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Episode #45 - August 2022

Over the past few month, Sri Lanka has undergone massive protests that have led to the dissolution of the Cabinet, the resignation of the Prime Minister, and the fleeing of the President. Protests were fueled by rising inflation, inaccessible basic goods, corruption, and a feeling that the government was more interested in serving itself than the people. In this episode, we speak with Dr. Neil DeVotta, Professor of Politics and International Affairs at Wake Forest University, about the historical roots of this crisis and what the future looks like for this island nation.

Understanding this crisis can provide insights and lessons for other countries to help them avoid destabilizing protests, brought on by economic mismanagement. It is also a cautionary tale for countries experiencing democratic backsliding and high levels of corruption. For the everyday person, it is important to understand this crisis as Sri Lanka is located in a geo-strategic location, situated in-between India and China. A prolonged crisis in this country can lead to further supply chain disruptions, open the door for criminal organizations to operate, and intensify the U.S. - China competition for influence in the region.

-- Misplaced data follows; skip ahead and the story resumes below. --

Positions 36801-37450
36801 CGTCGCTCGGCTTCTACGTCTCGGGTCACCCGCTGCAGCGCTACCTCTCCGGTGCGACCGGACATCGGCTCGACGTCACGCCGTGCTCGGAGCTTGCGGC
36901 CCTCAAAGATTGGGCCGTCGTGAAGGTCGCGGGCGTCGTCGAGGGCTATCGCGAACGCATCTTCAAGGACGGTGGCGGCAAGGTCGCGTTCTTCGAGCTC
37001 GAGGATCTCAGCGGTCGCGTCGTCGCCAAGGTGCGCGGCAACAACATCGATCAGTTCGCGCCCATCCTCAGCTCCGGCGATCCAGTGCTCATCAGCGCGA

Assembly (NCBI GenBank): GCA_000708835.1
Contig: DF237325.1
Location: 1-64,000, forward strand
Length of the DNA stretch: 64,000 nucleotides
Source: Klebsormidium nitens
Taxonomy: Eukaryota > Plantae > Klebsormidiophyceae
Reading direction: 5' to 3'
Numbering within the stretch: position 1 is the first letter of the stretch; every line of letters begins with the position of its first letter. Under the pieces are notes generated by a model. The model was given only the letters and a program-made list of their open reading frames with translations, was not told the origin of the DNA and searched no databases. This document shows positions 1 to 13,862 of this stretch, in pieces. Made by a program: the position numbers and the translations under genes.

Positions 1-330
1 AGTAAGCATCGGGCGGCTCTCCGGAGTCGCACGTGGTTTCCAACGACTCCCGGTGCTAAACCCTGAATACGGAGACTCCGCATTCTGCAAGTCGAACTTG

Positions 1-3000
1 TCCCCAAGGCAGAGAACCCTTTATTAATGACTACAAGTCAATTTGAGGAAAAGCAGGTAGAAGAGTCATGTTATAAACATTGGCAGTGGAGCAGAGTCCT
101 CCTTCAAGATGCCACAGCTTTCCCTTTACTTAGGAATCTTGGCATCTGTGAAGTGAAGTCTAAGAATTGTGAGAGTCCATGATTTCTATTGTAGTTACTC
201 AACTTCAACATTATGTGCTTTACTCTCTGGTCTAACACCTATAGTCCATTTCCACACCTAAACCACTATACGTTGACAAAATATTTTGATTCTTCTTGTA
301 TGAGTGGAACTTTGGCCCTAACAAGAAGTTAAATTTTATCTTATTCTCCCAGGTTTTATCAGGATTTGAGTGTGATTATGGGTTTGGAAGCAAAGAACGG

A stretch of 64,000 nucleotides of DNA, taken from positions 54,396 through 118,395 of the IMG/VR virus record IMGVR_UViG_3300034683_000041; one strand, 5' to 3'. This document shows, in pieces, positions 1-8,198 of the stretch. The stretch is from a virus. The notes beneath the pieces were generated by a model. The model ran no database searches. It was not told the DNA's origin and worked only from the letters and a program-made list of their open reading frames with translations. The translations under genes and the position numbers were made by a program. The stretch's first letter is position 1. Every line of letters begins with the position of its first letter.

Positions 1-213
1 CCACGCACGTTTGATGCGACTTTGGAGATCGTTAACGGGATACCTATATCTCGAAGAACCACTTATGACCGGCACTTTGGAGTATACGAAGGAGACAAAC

Neil DeVotta

Neil DeVotta is a Professor of Politics and International Affairs at Wake Forest University.  His research interests include South Asian security and politics, ethnicity and nationalism, ethnic conflict resolution, and democratic transition and consolidation.  He is the author of Blowback: Linguistic Nationalism, Institutional Decay, and Ethnic Conflict in Sri Lanka (Stanford: Stanford University Press, 2004).  In addition to coauthoring and editing books on Sri Lanka and India, respectively, his publications have appeared in Nations and Nationalism, Journal of Democracy, Commonwealth and Comparative Politics, Pacific Affairs, Asian Survey, Civil Wars, Journal of International Affairs, and Contemporary South Asia.  His current research examines the links between nationalist ideologies and communal violence in South Asia.

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